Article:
The day of reckoning

When you ask I will have to answer. You know that. And I know you saw me ducking for cover. As cowards do.

I know what you are going to ask. About the girl in a peach-coloured dress. What have I done with her?

You left her with me that summer morning when the white lilac was in a full bloom. So wide its branches brushed against our front windows.

What happened to the girl?

She left, I tried.

Left, you repeated.

Black-birds cried over the stubble-field.

Where did she go?

She went to the city to write poems.

Did you let her?

How could I? Only few like poetry.

What did you do?

There was work in the factories and offices. Good work. Regular pay.

Did she love?

Some she did. But not for long. She wore lacy dresses and lay under some drunkards for fistful of dreams.

What happened then?

The war came. Houses burned and people died. We were scared. Girl and I.

Where is the girl now?

She crossed the ocean with the southern star above it.

And you?

But you are no longer waiting for answers.

Because you know I cannot find the girl under the southern star. The girl in a peach-coloured dress, long braid bobbing down her back. Running under the plum trees heavy with fruit. Into your wide open arms.

We are almost in the middle of the stubble-field. I wish it to be over. I know it was me who sold the girl. For regular salary and trinkets from markets. And did not hold her when she cried.

I wish you will throw the stone now.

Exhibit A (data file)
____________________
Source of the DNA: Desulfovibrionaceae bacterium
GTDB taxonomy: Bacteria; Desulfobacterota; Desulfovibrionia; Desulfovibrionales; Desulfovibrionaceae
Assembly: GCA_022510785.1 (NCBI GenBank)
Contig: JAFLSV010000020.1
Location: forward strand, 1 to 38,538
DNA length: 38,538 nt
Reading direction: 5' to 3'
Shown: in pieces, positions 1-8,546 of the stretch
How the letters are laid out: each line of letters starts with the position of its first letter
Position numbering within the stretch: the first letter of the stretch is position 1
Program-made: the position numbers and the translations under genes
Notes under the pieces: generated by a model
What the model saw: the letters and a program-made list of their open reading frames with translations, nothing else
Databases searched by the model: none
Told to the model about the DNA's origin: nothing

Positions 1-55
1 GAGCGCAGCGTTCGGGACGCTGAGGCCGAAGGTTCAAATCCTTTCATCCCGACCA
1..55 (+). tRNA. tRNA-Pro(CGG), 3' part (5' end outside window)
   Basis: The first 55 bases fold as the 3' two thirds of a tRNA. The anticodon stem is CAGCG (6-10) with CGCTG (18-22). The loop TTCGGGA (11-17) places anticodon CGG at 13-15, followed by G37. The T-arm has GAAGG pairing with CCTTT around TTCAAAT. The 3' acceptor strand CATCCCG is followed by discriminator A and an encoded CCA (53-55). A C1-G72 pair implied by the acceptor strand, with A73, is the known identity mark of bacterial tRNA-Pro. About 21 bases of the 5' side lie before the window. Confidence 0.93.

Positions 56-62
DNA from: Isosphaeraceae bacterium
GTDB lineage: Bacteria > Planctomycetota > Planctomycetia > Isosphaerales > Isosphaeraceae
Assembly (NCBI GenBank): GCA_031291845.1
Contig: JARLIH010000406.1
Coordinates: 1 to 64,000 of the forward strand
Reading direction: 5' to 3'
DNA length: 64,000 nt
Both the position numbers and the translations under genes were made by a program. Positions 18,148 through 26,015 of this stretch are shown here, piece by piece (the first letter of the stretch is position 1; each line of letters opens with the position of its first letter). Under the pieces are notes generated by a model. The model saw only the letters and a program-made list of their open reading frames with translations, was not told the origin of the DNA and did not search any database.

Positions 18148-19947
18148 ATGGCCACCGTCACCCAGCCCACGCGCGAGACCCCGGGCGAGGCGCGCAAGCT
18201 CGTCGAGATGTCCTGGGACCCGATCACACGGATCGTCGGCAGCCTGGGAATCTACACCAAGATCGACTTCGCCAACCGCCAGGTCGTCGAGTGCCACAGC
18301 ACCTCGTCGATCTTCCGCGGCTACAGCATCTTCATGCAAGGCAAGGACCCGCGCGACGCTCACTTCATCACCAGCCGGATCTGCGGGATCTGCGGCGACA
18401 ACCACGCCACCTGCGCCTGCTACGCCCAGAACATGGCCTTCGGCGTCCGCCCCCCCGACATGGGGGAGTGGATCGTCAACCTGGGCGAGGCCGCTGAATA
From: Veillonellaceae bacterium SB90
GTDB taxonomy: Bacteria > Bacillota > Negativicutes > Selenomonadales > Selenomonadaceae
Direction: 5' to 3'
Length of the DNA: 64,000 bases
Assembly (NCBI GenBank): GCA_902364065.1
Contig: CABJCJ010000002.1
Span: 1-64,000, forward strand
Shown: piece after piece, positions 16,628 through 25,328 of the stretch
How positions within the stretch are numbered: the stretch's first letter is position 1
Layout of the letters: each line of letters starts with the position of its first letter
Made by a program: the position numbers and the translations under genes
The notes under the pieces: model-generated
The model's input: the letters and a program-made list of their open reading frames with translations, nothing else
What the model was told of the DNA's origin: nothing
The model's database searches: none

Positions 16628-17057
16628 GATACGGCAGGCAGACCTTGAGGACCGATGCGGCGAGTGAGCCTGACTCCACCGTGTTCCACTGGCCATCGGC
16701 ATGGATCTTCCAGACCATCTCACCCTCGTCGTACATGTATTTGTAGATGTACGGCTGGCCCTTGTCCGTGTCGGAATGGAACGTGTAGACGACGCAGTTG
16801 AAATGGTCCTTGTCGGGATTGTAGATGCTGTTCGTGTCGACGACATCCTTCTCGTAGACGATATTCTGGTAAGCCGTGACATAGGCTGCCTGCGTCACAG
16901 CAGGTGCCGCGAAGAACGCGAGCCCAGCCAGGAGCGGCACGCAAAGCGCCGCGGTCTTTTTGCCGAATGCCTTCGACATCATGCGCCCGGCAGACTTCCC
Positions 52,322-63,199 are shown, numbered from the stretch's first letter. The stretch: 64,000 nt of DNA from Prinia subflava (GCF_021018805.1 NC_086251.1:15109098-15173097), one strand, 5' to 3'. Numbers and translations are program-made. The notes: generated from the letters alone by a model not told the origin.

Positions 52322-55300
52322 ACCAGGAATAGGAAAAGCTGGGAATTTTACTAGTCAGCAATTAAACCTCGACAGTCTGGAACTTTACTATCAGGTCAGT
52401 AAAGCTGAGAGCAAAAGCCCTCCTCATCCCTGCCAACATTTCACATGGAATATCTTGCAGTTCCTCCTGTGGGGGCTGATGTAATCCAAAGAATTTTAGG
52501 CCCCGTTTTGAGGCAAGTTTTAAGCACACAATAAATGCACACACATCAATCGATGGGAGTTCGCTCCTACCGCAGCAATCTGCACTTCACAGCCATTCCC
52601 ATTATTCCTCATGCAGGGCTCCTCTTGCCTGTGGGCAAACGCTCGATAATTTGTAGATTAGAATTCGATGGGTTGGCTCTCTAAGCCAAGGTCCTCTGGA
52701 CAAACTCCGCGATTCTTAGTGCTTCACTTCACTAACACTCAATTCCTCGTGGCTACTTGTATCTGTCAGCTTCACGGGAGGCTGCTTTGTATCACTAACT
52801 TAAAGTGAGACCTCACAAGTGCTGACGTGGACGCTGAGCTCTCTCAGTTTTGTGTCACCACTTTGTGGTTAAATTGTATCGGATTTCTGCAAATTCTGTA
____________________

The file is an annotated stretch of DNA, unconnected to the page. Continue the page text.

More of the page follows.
But you did not.

Fog lifted. While we wept in the middle of the stubble-field. You and I.

In the foreign land with nowhere to duck for cover.

It was the day of reckoning. And we were not ready.







Author: Daniela

Reader, Writer, Mother, Freethinker, Habitual Day Dreamer, Blogger - Sharing Ideas, Poetry, Prose, and Conversations on the Lantern Post!

42 thoughts on “The day of reckoning”

  1. Very powerful words here and these especially struck a chord:

    “We are almost in the middle of the stubble-field. I wish it to be over. I know it was me who sold the girl. For regular salary and trinkets from markets. And did not hold her when she cried.”

    You write about many a woman’s story… lovely read Daniela


  2. I just need/want to go back to the very start of your blog to understand everything.

    I know that is an almost impossible task. So will just read and enjoy from here and once in a while peek back.


    1. Truth has this peculiar quality of presenting itself in such sharp forms to shake us in our steps … so we dispense of fears and continue to seek it!
      You know I always love when you visit … smile over Dubrovnik for me my dear!
      Thank you,


  3. wow! utterly mesmerized by your words,as the above person wrote it has far to much truth. i think every woman can relate to this.


      1. I did not say that you have been fooled … not at all! Think about it … what kind of a writer would I be if I do not use threads of real life to weave them into words that tell a story from it? There is no such things as ‘pure fiction’ or ‘pure non-fiction’ even if many people argue that there is.
        Take Care,


    1. Thank you very much for reading and commenting.
      I believe the photo of the stubble-field originated in Croatia (friend of mine sent it to me).
      Kind Regards,


  4. Daniela, this one is very painful to read – it tugs at the heart. You have packed so much raw emotion into it! It makes me want to know where the girl in the peach-coloured dress is!


  5. absolutely beautiful, daniela. i think that girl in the peach-dress appears each time you look deeply into the crack of a mirror. perhaps, in the shadows of the ‘who’ you are now… and she writes her poetry without fear or worry of duty each time you pick up your magnificent pen and breathe life into her shining soul. i see her smiling and laughing, face to the sun, long braid dancing in the scented breeze. well written and so captivating. kudos


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